“Eat food, not too much, mostly plants” – Michael Pollan
Eating too many eggs will raise your cholesterol. It’s safe to consume eggs everyday. Saturated fat cause heart disease. There is no evidence that saturated fats increase one’s risk of heart disease. Carbohydrates are fattening. Maintaining a diet high in complex carbohydrates may be protective against weight gain. Organic foods are healthier. There is no difference in the nutrient content of organic and conventionally grown food. And on and on and on…..
Phew….it’s no wonder that many of are confused about what to eat. We are bombarded by messaging about food everywhere we turn and it seems that these messages often conflict. We go to the grocery store with the intention of choosing healthy foods and we end up with decision fatigue. We don’t even know what to put in our cart so we end up with highly processed, high sugar, high salt, high fat foods that are not doing us any favors.
If we look at the rates of obesity and chronic disease in the United States much of it started with the rise in popularity of processed food in the 1970s. It was around this time that diets “began to shift toward increased reliance upon processed foods, increased away from home intake and greater use of edible oils and sugar-sweetened beverages” (Popkin, Adair & Ng, 2012). Processed foods, a mainstay of the Standard American Diet (SAD), have been associated with obesity, metabolic syndrome, cardiovascular disease, autoimmune disease (Manzel et al, 2014) , depression, ADHD (Clay, 2017), alzheimer’s and cognitive aging (Gu & Scarmeas, 2011). Consuming a healthy diet is one of three behaviors (along with regular physical activity and not smoking) that is directly responsible for fifty percent of all deaths in Vermont (VT Department of Health, 2018).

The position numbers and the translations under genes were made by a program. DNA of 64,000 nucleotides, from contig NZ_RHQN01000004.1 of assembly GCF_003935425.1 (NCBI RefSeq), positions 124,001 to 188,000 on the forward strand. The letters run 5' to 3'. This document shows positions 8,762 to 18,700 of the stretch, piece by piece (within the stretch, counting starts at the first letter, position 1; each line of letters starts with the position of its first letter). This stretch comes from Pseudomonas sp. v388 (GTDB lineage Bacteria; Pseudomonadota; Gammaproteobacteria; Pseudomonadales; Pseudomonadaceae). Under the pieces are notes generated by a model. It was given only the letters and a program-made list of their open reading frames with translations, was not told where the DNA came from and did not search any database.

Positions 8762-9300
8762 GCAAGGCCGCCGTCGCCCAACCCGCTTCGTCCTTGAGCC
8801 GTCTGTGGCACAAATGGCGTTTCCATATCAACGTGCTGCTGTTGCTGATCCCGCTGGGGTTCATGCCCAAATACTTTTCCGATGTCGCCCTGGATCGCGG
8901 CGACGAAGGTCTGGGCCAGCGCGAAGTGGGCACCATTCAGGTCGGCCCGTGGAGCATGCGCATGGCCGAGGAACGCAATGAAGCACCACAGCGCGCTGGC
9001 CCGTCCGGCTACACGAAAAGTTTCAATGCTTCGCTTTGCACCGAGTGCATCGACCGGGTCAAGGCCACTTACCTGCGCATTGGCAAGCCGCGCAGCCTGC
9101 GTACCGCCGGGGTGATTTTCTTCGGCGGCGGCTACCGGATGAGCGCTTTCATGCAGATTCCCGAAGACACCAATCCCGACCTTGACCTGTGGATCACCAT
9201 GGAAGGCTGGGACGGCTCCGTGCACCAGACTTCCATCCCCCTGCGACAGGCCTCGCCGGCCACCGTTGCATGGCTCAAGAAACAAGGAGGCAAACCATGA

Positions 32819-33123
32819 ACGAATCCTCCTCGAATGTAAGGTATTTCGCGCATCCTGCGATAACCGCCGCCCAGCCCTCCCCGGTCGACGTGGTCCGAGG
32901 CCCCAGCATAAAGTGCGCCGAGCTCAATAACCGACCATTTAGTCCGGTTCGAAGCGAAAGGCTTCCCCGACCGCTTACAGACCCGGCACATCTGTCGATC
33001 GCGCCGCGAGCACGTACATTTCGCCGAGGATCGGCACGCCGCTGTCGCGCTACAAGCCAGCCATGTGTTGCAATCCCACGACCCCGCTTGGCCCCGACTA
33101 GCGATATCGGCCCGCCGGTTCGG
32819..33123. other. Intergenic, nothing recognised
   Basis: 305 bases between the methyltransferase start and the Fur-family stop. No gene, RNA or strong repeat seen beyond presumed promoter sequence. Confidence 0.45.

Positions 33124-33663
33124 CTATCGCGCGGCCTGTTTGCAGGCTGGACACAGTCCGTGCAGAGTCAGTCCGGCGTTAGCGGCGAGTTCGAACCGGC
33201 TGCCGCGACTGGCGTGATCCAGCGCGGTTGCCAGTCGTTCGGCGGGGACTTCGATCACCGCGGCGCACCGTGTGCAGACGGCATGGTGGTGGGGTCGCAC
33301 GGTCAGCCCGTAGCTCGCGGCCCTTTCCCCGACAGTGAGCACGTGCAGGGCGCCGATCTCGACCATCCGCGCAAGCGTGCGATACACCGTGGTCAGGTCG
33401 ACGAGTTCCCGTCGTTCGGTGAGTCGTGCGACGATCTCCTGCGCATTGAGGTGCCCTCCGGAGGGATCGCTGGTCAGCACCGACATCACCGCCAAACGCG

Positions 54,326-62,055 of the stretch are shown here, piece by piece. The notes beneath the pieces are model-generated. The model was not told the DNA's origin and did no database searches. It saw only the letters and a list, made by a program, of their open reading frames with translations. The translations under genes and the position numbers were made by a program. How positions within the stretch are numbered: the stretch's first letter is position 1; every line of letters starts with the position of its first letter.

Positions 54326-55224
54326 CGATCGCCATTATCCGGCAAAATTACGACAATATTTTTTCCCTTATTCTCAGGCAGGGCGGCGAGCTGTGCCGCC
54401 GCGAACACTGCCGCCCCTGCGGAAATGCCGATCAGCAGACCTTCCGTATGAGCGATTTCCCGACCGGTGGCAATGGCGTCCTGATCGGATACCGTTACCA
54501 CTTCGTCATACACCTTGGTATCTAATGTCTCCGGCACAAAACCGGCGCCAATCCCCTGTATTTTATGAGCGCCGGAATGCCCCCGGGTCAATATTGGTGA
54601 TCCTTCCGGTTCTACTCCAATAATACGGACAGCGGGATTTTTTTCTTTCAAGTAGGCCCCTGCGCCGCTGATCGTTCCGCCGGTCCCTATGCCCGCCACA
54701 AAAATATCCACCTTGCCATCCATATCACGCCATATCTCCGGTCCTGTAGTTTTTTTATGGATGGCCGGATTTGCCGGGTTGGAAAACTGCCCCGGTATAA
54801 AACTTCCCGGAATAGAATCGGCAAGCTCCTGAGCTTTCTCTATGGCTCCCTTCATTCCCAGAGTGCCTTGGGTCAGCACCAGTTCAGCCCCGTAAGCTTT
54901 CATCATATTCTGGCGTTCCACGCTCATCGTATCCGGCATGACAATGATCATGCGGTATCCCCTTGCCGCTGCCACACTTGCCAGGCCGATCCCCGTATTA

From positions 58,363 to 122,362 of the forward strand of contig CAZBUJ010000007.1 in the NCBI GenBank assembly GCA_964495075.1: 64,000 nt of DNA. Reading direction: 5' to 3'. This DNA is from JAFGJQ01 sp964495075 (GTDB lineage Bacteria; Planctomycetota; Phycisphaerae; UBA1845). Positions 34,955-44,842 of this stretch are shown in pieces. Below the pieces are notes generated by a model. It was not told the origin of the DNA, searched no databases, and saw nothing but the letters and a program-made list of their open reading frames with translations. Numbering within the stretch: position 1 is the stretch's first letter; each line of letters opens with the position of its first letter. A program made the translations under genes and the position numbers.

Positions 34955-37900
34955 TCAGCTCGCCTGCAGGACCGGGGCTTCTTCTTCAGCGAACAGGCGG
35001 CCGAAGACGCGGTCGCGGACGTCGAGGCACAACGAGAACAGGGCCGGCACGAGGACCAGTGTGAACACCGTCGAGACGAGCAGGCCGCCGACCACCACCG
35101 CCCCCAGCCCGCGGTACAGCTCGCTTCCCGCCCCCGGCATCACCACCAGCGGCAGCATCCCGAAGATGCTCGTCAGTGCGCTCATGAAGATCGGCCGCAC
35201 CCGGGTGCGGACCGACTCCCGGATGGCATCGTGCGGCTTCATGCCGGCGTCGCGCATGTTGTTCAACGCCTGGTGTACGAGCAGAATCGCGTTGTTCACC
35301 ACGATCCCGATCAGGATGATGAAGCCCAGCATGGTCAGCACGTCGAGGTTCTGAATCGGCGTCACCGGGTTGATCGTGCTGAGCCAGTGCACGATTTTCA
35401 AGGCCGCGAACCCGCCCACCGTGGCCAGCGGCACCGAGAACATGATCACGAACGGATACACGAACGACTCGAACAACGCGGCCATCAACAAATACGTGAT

When it comes to eating a healthy diet and promoting lifelong health, perhaps we should simplify and go back to the basics. In his book “In Defense of Food: An Eater’s Manifesto” author Michael Pollan suggested that we should “eat food, not too much, mostly plants” (Pollan, 2008).
That means, as much as possible, choosing single ingredient foods that don’t come with a ingredients label. Eggs, sugar free dairy products, fruits, vegetables, whole grains, legumes, nuts and seeds, meat, poultry and fish should make up about about 80% of our diet and “fun”, treat foods the other 20%.
I challenge you to take a look at what foods you’re eating. Are you eating a healthy diet? Where might you be able to make some changes to improve the quality of what you’re eating? Start small. Perhaps with just one food or one meal. Drop me a line and let me know how it goes. You can reach me at firstname.lastname@example.org. Curious what other simple rules Michael Pollan suggests? Check out, “Food Rules: An Eater’s Manual” (7). If you’d like some support cleaning up your diet, a health coach can help. Cigna beneficiaries can access free health coaching by logging on to www.mycigna.com. Click on “manage my health” and select “my health assistant online coaching” from the drop down menu. Small action today will yield you great future benefits.